It was, therefore, with a bitter sense of disappointment that Americans heard of the revolution inaugurated in 1910 by Francisco Madero. In common with France, Spain, Great Britain, and Germany, the United States was disturbed for the safety of the investments and persons of its citizens. The Government was also concerned because the points of first and most persistent fighting were where the various railroads crossed the American boundary. This circumstance brought the whole border within the range of disturbance. The Government was apprehensive, too, as to the effect of long-continued war upon territories within the circle of its chief interest, the Caribbean area. Yet, when the first surprise caused by the revolution had passed and the reason for the outbreak was perceived,--the fact that the order and apparent prosperity of the Diaz regime had been founded upon the oppression and exploitation of the masses,--public sympathy in the United States went out to Madero and his supporters.

The Diaz Government collapsed with surprising suddenness. The resignation of President Diaz in May, 1911, was accepted as a proof of the popular character and the success of the revolution, and Madero, who was elected president in October, was promptly recognized as the constitutional head of the Mexican Government. The revolution, however, aroused the United States to the fact that there still persisted the era of disturbance which it had hoped was drawing to a close in Latin America. With this disturbing revelation in mind, Congress took another step in the development of American policies consequent upon the Monroe Doctrine by passing an act authorizing the President, whenever he should "find that in any American country conditions of domestic violence exist which are promoted by the use of arms and munitions of war procured from the United States," to prohibit trade in such articles. Under this authority, President Taft promptly forbade the export of such articles to Mexico except to the Government.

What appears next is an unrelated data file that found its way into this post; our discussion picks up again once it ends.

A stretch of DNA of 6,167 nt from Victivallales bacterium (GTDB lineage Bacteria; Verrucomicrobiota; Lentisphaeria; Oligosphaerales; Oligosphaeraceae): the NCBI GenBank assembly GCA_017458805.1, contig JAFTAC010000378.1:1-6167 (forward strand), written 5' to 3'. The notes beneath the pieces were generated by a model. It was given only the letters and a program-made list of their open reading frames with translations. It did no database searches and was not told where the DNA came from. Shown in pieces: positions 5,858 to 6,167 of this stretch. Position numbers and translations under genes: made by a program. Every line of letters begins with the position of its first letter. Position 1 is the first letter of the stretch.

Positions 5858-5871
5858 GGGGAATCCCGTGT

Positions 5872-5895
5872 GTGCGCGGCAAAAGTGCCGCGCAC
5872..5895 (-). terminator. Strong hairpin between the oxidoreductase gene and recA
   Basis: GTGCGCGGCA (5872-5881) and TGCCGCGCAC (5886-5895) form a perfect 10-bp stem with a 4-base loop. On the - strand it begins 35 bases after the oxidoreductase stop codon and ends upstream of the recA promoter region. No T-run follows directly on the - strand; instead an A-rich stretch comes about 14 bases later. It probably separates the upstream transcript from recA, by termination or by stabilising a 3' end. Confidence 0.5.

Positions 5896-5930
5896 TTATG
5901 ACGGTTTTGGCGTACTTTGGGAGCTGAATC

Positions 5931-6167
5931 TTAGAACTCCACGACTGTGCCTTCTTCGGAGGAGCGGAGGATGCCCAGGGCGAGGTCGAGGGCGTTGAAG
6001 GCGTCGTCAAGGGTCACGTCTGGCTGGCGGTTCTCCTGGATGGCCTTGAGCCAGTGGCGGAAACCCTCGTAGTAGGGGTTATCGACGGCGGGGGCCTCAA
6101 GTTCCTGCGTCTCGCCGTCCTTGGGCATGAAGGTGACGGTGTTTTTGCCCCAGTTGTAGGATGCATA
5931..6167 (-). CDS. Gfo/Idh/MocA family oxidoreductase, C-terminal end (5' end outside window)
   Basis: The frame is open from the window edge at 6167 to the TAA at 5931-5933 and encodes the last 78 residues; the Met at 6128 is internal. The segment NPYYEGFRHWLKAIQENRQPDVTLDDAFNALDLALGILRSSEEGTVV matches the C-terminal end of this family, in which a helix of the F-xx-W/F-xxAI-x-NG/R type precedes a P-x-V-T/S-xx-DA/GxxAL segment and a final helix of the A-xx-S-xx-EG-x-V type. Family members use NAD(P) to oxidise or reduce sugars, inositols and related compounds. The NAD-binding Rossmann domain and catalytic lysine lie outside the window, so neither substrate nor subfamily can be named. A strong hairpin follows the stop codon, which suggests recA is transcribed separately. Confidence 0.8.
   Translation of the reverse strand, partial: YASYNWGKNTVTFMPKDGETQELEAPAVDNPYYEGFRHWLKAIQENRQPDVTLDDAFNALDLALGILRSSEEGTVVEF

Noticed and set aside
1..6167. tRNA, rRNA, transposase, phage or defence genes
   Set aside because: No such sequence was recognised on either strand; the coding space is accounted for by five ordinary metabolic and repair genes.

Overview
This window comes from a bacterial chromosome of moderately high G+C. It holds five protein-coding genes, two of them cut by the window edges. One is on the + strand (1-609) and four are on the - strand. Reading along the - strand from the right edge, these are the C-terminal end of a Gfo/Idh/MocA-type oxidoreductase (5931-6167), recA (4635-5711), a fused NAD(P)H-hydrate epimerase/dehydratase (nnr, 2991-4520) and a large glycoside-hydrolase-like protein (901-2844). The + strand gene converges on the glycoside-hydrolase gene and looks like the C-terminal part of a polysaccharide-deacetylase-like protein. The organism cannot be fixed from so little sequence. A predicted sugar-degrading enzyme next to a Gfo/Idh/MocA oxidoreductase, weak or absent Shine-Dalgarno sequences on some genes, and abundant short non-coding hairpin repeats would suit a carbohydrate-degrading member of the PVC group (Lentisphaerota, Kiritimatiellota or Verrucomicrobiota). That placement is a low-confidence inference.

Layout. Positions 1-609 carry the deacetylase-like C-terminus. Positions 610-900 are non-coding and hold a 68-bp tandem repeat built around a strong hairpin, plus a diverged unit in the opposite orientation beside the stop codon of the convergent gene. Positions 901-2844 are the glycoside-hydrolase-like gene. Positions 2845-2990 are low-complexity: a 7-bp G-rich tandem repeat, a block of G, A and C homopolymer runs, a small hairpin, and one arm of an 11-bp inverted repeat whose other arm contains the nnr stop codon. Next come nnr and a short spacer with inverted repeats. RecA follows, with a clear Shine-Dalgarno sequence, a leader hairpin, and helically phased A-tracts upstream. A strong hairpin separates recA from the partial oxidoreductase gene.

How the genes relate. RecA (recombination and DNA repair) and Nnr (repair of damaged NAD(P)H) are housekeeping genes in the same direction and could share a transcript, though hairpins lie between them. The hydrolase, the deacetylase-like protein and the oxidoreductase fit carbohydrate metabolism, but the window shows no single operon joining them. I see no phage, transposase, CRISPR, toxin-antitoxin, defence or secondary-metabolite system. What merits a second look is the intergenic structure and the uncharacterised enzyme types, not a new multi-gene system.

Real revolutions, however, seldom result simply in the transfer of authority from one group to another. The breaking of the bonds of recognized authority releases all sorts of desires, represented in the state by separate groups, each of which sees no reason for accepting the control of another. All seek to seize the dropped reins. The inauguration of Madero, therefore, did not result in a new and popular government but in continued disturbance. Factions with differing creeds raised revolts in various sections of the country until, in February, 1913, Madero was overthrown by one of these groups, led by Felix Diaz and General Victoriano Huerta, and representing a reactionary tendency. Madero and his vice president Pino Suarez were killed, it was believed by order of Huerta, and on the 27th of February, in the City of Mexico, Huerta was proclaimed President. Don Venustiano Carranza, Governor of the State of Coahuila, straightway denied the constitutionality of the new Government and led a new revolution under the banner of the Constitution.